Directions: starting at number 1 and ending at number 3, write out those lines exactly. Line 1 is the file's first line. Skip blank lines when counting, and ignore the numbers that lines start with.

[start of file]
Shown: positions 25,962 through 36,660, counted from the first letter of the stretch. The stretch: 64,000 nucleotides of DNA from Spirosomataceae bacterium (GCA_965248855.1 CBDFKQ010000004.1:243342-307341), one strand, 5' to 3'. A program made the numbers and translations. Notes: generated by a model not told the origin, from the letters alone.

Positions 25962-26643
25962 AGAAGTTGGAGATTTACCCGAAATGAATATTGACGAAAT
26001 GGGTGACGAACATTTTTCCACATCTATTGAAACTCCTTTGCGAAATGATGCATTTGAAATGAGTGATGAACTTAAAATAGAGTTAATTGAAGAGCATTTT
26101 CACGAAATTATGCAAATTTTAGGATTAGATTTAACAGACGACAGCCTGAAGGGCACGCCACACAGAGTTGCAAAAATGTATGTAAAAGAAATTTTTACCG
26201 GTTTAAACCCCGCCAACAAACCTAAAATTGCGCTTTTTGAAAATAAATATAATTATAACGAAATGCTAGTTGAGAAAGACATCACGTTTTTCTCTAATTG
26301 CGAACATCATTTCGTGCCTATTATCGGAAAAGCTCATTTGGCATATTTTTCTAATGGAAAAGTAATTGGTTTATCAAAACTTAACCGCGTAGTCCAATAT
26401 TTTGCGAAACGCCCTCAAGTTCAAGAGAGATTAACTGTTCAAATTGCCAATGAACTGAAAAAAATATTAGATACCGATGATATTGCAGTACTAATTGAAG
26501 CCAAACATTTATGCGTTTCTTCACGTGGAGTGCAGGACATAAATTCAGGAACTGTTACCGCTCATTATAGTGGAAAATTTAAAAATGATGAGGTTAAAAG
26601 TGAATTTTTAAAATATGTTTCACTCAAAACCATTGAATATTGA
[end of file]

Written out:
Shown: positions 25,962 through 36,660, counted from the first letter of the stretch. The stretch: 64,000 nucleotides of DNA from Spirosomataceae bacterium (GCA_965248855.1 CBDFKQ010000004.1:243342-307341), one strand, 5' to 3'. A program made the numbers and translations. Notes: generated by a model not told the origin, from the letters alone.

Positions 25962-26643
25962 AGAAGTTGGAGATTTACCCGAAATGAATATTGACGAAAT